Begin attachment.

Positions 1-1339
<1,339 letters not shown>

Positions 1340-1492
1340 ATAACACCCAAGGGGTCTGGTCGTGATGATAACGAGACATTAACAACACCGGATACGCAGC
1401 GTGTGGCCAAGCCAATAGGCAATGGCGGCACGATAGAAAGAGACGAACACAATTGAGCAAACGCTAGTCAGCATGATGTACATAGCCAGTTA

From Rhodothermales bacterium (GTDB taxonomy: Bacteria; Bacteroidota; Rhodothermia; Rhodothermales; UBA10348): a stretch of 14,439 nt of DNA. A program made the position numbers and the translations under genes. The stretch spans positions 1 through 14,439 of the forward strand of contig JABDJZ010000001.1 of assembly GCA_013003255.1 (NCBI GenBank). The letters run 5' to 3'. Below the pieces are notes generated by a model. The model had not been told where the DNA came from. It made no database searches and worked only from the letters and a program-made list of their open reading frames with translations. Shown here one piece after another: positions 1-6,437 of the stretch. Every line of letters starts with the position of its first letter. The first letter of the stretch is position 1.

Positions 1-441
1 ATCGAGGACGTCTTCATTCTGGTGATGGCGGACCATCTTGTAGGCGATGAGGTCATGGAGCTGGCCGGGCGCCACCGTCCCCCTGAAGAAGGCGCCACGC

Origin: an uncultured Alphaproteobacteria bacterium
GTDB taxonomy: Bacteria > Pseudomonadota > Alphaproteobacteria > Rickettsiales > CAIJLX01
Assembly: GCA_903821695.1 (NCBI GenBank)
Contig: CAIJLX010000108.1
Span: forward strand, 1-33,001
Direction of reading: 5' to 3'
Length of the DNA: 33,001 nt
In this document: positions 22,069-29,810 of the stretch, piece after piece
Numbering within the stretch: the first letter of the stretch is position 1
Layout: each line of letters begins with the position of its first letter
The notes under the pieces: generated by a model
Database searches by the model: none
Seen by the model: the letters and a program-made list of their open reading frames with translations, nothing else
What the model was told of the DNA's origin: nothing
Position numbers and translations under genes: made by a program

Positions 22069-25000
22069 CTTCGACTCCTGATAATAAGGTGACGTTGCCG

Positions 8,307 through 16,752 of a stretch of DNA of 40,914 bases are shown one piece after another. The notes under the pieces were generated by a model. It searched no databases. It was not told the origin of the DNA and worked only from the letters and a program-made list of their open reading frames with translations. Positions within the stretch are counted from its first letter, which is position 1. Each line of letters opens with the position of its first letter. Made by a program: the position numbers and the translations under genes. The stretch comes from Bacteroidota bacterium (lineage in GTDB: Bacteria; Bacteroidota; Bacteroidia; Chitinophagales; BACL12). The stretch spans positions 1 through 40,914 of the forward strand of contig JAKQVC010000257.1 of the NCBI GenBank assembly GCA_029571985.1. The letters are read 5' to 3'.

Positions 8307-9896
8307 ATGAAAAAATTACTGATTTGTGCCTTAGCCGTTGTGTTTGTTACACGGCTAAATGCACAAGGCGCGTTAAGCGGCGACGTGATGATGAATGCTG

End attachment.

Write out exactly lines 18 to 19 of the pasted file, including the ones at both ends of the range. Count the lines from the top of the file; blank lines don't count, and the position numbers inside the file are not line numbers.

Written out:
Layout: each line of letters begins with the position of its first letter
The notes under the pieces: generated by a model